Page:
RB Tarik Cohen, NC A&T (5’6 | 178 | 4.39) – One of the smallest non-kicker prospects in this year’s draft, but Cohen has a legit chance to make an NFL roster next year. His size is obviously an issue, but 5,619 career rushing yards and 59 touchdowns are hard to ignore.
The FCS All-American has been dominant since he stepped on the field with four consecutive 1,000 yard+ seasons. His list of accomplishments is impressive, including leading the MEAC conference in rushing as a freshman despite only starting six games and breaking the NC A&T all-time rushing yards record in the middle of his junior season.
Cohen only got four touches in the Collegiate Bowl but made the most of them, gaining 27 yards (7.8 ypc). It takes a unique skill-set to survive in the NFL at 5’6, 178 pounds, but Cohen’s speed (reportedly clocked as low as 4.30), ability to change direction without losing speed, instant acceleration through the hole, and surprising toughness give him a chance.
S Lorenzo Jerome, St. Francis (5’10 | 202 | 4.50) – The MVP of the Collegiate Bowl is one of the fastest risers in the draft right now. Jerome went from a projected day three pick a month ago to as high as the 2nd-3rd round according to NFLDraftScout. His impressive two-interception performance on Saturday also helped earn Jerome an invite to the Senior Bowl this weekend.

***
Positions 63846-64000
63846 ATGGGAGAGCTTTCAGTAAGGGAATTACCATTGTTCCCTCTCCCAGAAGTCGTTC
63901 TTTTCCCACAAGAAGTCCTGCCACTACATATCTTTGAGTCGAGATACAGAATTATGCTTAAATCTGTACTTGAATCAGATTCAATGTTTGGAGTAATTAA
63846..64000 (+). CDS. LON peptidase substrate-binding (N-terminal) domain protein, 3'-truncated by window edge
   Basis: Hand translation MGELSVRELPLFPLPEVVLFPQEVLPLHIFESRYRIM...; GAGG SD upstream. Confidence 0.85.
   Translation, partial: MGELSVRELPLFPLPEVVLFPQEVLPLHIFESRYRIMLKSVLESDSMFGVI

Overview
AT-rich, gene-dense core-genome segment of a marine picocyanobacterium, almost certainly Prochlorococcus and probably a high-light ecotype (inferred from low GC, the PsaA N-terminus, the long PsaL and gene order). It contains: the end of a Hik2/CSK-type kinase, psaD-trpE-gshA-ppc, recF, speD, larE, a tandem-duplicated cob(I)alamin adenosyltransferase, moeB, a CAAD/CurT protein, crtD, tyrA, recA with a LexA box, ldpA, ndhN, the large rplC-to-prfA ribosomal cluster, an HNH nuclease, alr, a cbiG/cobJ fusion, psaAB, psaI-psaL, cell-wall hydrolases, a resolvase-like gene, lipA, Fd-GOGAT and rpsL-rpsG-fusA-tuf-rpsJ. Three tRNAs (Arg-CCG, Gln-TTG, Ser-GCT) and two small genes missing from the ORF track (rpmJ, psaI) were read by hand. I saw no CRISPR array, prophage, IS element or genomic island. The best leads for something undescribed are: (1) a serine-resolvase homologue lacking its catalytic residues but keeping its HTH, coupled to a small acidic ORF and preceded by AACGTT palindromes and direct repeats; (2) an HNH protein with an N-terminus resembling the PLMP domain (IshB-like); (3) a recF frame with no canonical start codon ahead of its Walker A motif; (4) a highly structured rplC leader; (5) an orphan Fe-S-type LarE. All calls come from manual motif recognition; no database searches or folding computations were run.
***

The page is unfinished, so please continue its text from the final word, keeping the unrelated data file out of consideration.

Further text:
Jerome has been a do-everything star for FCS St. Francis (PA) during his career there. He has 18 career interceptions and eight touchdowns in five different ways (three kick return, one punt return, two pick-sixes, one fumble return, and a 43-yard touchdown reception).
His returner skills are legitimate with a career average of 27.2 yards and a top-two kick return average in the FCS the last two seasons, but it’s his skills as a safety that will get Jerome drafted. His 18 career picks lead all current FCS players and he flashed impressive ball skills at the Collegiate Bowl with two difficult interceptions. If Jerome plays well at the Senior Bowl this weekend, he could lock up a day two selection.